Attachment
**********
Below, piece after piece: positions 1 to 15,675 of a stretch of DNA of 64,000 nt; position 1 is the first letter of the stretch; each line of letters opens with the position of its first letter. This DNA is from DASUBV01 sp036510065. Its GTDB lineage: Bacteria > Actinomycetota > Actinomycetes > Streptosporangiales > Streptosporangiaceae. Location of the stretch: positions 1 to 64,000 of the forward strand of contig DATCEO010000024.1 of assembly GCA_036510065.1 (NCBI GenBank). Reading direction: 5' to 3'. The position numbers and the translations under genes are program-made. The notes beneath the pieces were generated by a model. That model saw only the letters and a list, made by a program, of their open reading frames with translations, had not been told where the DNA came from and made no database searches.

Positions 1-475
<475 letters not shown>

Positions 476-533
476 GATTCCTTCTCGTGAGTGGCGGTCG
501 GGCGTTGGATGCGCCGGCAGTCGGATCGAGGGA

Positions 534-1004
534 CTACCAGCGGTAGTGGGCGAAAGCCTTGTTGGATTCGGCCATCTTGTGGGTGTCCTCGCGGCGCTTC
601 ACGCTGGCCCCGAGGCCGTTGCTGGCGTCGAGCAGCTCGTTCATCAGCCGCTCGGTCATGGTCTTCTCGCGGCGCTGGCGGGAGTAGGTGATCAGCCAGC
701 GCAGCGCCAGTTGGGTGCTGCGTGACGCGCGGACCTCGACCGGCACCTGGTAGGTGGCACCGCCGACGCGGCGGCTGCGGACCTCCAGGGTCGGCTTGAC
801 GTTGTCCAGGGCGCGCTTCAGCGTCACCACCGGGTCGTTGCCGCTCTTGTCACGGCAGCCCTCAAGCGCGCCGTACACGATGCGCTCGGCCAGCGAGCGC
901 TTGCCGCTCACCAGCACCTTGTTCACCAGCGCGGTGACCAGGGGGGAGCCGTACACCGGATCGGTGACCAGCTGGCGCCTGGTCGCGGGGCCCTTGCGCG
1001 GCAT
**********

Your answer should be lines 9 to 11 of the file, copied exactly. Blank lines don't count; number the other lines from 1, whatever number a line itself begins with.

601 ACGCTGGCCCCGAGGCCGTTGCTGGCGTCGAGCAGCTCGTTCATCAGCCGCTCGGTCATGGTCTTCTCGCGGCGCTGGCGGGAGTAGGTGATCAGCCAGC
701 GCAGCGCCAGTTGGGTGCTGCGTGACGCGCGGACCTCGACCGGCACCTGGTAGGTGGCACCGCCGACGCGGCGGCTGCGGACCTCCAGGGTCGGCTTGAC
801 GTTGTCCAGGGCGCGCTTCAGCGTCACCACCGGGTCGTTGCCGCTCTTGTCACGGCAGCCCTCAAGCGCGCCGTACACGATGCGCTCGGCCAGCGAGCGC